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About spider-man

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    2020 Fall
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  1. I'm doing social psychology, so I'm hoping that's slightly less competitive.
  2. I got a 163V/150Q/5.0W and I'm applying to schools like UCLA, UChicago, and University of Colorado. My quant score is definitely below average, and isn't even 50th percentile. I'm wondering if that will prevent them from even viewing my application. I'm not worried about it being a dealbreaker for my application since I doubt it'll get to that point, but I'd like my application to at least get checked out.
  3. So do you have to pay for those flights out of pocket? That’s really unfortunate. What kind of research experience did you have?
  4. I see a lot of people applying with a Master's or after doing some post-bacc work, but I'm curious about how many of you are coming straight out of undergrad. I'm going to be applying for this election cycle, but I'm not sure I have enough research experience and I don't want to settle for a program. Bonus: For people who got into a program straight out of undergrad, how was the application process, and how was the adjustment to PhD life?
  5. My other two letters are from PIs. I conducted my own experiment in one lab, and created one in another, so those letters will be pretty strong. Unfortunately, I don’t have any professors I could ask in the Psychology department.
  6. I’m an undergrad senior and I can’t decide who to pick as my third LOR. I’m going to have two other LORs that should be pretty strong if that makes a difference. I’m applying to grad schools for Psychology, likely in social or cognitive. Here are my two options, both of which may be weak. 1. I volunteered in a lab over the summer through cold emailing. I pretty much just did administrative tasks like literature reviews and organizing files. I only met and talked to the lab manager, not the PI. I’m honestly not even sure if I would be able to get a letter from them. 2. Two summers ago, I volunteered at a psychiatric hospital. I sat in on therapy groups and meetings, organized files, read books, and shadowed a clinical psychology. He actually already gave me a letter of reference, I would just have to ask him if he would be willing to upload it for me. My issue with the second one is that I didn’t do any research there (does that matter?) & it pretty much just says that I did a good job at everything I did there, while complimenting my character. Also, I’m not on the clinical route anymore. What do you guys think?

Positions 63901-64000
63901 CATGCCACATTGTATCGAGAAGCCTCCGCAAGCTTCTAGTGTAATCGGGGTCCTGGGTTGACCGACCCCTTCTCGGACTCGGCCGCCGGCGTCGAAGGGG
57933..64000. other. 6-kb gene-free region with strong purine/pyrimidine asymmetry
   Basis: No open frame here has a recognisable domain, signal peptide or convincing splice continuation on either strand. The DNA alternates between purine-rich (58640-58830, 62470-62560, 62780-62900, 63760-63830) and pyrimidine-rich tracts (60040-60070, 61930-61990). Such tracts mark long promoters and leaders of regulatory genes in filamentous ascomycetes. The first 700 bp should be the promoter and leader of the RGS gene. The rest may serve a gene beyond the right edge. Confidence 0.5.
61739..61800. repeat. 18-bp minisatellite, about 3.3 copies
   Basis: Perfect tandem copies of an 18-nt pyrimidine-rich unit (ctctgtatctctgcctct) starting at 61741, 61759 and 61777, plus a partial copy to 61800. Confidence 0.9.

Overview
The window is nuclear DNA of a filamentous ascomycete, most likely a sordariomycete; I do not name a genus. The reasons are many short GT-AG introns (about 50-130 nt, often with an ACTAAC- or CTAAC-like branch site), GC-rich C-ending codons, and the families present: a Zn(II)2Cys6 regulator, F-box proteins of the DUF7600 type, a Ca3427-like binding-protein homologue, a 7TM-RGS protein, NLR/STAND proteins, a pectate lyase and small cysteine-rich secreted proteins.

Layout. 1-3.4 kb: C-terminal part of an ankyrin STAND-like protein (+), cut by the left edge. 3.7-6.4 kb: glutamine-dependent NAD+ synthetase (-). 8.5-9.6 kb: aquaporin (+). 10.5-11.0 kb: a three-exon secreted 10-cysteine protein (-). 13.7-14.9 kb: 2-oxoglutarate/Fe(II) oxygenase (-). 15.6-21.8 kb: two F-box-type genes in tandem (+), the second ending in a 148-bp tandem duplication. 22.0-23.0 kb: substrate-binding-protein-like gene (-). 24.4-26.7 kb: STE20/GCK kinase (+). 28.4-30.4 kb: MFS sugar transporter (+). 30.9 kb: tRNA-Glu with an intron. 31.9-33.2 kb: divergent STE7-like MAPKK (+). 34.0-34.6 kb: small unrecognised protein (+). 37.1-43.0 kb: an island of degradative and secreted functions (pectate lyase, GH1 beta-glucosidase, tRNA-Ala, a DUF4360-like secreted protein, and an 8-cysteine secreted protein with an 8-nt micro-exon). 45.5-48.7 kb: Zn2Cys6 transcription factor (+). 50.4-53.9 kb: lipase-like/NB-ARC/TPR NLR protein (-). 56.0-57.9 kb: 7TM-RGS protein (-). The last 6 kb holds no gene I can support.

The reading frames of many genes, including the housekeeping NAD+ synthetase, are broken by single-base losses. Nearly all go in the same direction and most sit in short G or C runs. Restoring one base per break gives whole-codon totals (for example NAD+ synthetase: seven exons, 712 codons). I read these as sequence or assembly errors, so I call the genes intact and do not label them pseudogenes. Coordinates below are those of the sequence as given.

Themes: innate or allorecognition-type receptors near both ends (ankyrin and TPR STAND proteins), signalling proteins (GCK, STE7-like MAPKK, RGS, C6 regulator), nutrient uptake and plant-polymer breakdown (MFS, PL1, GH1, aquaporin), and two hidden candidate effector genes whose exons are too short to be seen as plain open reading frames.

7. They won't be submitted until after I apply, so I don't even have that going for me unfortunately. I have a few professors with whom I have very similar interests with, and they happen to be at some of the better programs, so I know how competitive it'll be anyway. Thanks.
  8. As an undergrad with no publications, what do you guys think the chances are that I get into a program when applying this round? I have a poster and publication in the pipeline (not coming until next year, though), I'm working on an honor's thesis, and I've been part of 3 labs, so disregarding grades, does my research experience preclude me from competitive programs?
  9. I started at the beginning of the summer, but fell off the track and I'm not prepared at all. I'm going to try and take it a month from now, and then right before Halloween. How screwed am I? Anyone in the same boat?
  10. Under profile settings, it’d be nice to have a Fall 2020 option for the application cycle. It skips right to Spring 2020.
  11. If you don't want to work with any of the other faculty at the program you were accepted to, I think you should drop it and apply elsewhere during the next round of admissions. It's a tough choice, but spending 5 years on something you hate could make you miserable. You can use the year to bolster your resume and try to improve your chances of getting into your number one program, or save up some money so that you're slightly less broke during your PhD.
  12. I agree that you should go for a Master's program to boost your credentials. You'll also need a very high GRE score to make up for the low GPA. Did you at least have an upward trend? If you had a rough start, it's something you could address in your personal statement. If you don't think your credentials are up to snuff after that, you could also try applying for a PsyD, but those don't receive nearly as much funding (I believe). The clinical route is very difficult - it's as competitive as med school, but with less spots. If you're considering other branches of Psychology for a PhD, you should still bring up your GPA and get as much research experience as you can.
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